Wondrous science fiction cityscapes? Alien creatures? Magical realms? These are just part of a day's work for concept artist Eve Skylar. Eve will be doing a live art demonstration at the Issue #22 Release Party, going down Friday, March 18 at 6 pm. She spoke to me over the phone about her work.
Tell us a little bit about yourself.
I'm a concept artist for film, games, and animation. I'm an artist and an activist. Right now I just finished a contract for Unicorn Studios.
You work in design and animation. Was it hard to get into that business?
I'm not quite sure what you mean by "hard." I think "hard" is a fairly relative term. Things have changed a lot so that artists have more access for their art to be seen now. They can have portfolios online, they can have networks and collaborations from all over the world. So in that way it's gotten easier but at the same time there are a lot of gatekeepers to the industry. So I guess it depends.
I think I'm really lucky because I like to do what I'm doing; I like painting and drawing so I guess it's not that hard. [laughs]
What kind of activism do you do?
I mainly work with the Asian American community and also with women. When I was at UC Berkeley I directed "The Vagina Monologues".
Your work has a lot of sci-fi and fantasy. Are you interested in those genres outside of your professional work?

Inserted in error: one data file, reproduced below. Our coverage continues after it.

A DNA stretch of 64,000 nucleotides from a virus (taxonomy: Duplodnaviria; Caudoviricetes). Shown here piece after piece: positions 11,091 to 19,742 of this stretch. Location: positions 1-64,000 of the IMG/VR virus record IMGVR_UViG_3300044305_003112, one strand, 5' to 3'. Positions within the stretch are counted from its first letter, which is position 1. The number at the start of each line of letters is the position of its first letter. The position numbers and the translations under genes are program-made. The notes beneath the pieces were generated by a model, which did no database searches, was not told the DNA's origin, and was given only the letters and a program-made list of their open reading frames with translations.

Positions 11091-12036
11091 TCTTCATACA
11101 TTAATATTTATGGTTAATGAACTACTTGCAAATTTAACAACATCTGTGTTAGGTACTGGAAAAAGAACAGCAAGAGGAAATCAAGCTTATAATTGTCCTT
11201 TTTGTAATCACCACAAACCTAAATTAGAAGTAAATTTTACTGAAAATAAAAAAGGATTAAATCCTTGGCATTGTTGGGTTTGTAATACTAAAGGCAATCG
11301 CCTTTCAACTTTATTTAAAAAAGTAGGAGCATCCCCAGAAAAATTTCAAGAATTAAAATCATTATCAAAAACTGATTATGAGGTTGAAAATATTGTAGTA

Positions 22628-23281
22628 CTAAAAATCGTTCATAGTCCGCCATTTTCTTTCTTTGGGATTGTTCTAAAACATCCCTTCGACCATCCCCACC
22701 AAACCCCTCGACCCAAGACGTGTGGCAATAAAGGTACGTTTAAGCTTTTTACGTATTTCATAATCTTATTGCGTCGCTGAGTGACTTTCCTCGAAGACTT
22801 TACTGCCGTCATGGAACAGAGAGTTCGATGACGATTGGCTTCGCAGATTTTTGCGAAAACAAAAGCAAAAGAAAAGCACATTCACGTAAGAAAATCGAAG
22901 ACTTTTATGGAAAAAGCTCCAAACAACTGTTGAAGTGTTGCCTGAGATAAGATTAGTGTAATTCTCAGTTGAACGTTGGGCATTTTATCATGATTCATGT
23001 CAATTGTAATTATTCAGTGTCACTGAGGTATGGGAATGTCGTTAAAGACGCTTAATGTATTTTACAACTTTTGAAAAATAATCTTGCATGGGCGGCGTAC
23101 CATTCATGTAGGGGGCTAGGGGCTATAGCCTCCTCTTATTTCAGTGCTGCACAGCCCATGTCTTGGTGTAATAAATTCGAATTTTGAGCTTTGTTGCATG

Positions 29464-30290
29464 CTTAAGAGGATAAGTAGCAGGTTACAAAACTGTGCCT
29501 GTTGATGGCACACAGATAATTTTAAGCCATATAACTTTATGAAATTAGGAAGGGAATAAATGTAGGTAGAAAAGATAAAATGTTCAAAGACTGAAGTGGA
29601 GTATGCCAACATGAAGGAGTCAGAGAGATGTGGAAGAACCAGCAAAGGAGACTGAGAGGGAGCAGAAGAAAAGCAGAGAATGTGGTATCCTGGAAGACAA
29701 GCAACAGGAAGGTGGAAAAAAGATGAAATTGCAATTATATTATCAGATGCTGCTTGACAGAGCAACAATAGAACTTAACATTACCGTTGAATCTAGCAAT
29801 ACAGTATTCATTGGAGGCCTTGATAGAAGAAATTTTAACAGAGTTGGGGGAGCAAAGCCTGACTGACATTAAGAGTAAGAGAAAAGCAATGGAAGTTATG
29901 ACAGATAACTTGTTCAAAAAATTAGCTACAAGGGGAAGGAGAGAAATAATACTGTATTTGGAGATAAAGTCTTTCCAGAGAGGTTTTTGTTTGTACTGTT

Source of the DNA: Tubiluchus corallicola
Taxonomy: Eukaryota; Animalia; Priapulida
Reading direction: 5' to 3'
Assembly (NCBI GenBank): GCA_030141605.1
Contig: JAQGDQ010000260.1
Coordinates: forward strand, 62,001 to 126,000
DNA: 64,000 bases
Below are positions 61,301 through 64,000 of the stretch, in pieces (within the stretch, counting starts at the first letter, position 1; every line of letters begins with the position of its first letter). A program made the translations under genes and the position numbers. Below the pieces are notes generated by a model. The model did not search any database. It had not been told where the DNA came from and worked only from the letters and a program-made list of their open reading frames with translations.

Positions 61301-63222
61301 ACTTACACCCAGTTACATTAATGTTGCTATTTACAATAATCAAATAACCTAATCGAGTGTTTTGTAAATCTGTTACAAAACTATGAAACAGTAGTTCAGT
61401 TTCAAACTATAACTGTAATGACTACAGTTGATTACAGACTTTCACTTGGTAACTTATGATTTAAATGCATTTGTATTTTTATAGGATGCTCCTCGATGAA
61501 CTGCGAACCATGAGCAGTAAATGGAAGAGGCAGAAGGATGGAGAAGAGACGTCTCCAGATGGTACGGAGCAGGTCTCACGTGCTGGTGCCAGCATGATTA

Yeah, definitely. I think I was lucky as I was growing up. Technology was changing rapidly as far as animation and film. It was the first time we saw dinosaurs walk on screen with Jurassic Park and even 3D animation evolved. Star Wars was really big in high school. I was definitely influenced by that genre and apart from that I'm a really curious person so I tend to research everything. If they ask for a design of New York, I look at the architecture, the fashion. So definitely I think because I'm curious … exploration plays a lot into my art.
How do you get started on one of your pieces? Where do you get inspiration from?
I think a lot of my inspiration comes form my own personal experience. Even though a lot of the artwork seems fantastical, it's very grounded in real emotions and real experience that is very personal to me. I'm very much inspired by the things I see as I walk about my daily life and also things I see that are happening right now in this culture, especially in film and animation that is so prevalent.
Is there a particular medium you prefer working in?
Right now I like to experiment a lot, especially in my personal work. I tend to cross the different mediums, because they're very interrelated. Painting can turn into 3D sculpture. But in terms of my work for animation and design, I usually use this paint … it's like poster paint but it's from Japan, it's what the animators used to do their backgrounds in.
Do you do contemporary art outside of your freelance work?
I do. I dabble in my own stop-motion films. Right now I'm preparing for a gallery that I'm collaborating with in June. So I do a lot of paintings on the side and at the same time I'm also collaborating with a lot of artists from around the world to create short animations. I also have a split-show with Rick Kitagawa at OZ Gallery in the [San Francisco] Mission [District].
You're going to do a live art demonstration for the release party. Can you tell us a little of what you have in store for us?
Sure! I will definitely have an easel set up and I'll start with a blank canvas, completely new. And I will probably have acrylic and also my animation poster paint. I'm not quite sure what the piece will be but it will definitely have something to do with the themes of resilience and peace. This artwork will later be donated to the post-event raffle to help with the Japan relief fund.